September 16, 2011 – Update September 26
Note: after writing the initial version of this post, twitter changed it search parameters so that the code originally outlined did not do what it was designed to do. We’ve revised the code so that it now works with the new search parameters.
I’ve been working on incorporating social media into my courses for the past several years. Here’s a description of what I’m doing this term in my sustainable forest policy class at UBC. I have a facebook page I try get students to “like” so they can share resources and ideas. I’ve been an active twitter user since 2009, and include a twitter feed on my course website. One of the issues I’ve confronted is limiting that feed to only those tweets most relevant to the course. I tweet on a lot on energy and climate issues, and politics, that are not directly relevant to the forest policy.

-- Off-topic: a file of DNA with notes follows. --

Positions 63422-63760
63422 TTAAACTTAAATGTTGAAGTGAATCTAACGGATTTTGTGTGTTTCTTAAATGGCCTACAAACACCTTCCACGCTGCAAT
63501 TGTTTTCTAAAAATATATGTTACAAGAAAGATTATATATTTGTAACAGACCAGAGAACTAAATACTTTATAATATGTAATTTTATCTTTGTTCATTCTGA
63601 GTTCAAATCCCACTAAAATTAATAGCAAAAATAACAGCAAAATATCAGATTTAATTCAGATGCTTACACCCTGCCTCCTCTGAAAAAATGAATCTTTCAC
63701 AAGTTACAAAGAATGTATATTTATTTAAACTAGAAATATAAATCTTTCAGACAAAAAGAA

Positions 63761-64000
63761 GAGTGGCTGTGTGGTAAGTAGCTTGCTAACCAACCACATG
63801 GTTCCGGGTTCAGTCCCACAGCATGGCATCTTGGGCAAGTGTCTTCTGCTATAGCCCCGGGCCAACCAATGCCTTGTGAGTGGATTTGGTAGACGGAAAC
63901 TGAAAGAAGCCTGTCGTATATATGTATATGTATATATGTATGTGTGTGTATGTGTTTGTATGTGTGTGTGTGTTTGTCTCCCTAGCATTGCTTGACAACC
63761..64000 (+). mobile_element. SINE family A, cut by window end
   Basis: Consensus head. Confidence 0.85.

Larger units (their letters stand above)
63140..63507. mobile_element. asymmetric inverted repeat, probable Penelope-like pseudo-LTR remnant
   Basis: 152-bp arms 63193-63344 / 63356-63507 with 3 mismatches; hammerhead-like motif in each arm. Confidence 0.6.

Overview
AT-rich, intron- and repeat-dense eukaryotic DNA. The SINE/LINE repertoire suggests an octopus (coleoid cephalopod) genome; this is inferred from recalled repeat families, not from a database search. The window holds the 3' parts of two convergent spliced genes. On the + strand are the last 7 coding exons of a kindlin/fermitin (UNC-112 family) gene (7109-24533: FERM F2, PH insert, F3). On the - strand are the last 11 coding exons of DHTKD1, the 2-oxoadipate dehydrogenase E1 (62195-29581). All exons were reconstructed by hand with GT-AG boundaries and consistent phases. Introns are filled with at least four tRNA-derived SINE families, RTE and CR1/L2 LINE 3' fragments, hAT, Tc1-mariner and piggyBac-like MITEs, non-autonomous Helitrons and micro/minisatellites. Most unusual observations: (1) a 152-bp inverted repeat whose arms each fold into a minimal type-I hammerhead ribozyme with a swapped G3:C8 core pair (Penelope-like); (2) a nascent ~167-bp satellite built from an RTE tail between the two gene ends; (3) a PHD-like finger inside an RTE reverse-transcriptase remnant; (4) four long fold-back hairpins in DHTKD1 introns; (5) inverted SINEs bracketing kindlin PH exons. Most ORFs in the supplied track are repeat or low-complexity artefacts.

What I decided to do is have the feed show only tweets with the course-specific hashtag in it (in this case, #FRST415). That way I can control which of my tweets end up in the course feed, and students can get things in the feed as well by using that hashtag.
When we tried this, however, another dilemma came up. When my items with the course hashtag were retweeted, those would show up as well, creating a lot of redundancy. Our wonderful IT expert in Forestry, Renita Drakes, was able to redesign the search parameters in the twitter widget to exclude retweets of my items (although not those that others will post with the hashtag).
Here is how she has modified the code to create the feed I have on my website, shown here. We’re posting this in the event others might want to tailor this to their websites to avoid the same problems. Or if you have suggestions for improvement, please comment.
<!– START TWITTER CODE –>
search: ‘#frst415 -\”RT @ghoberg:\”‘,
title: ‘Recent Tweets’,
subject: ‘Sustainable Forest Policy’,
<!– END TWITTER CODE –>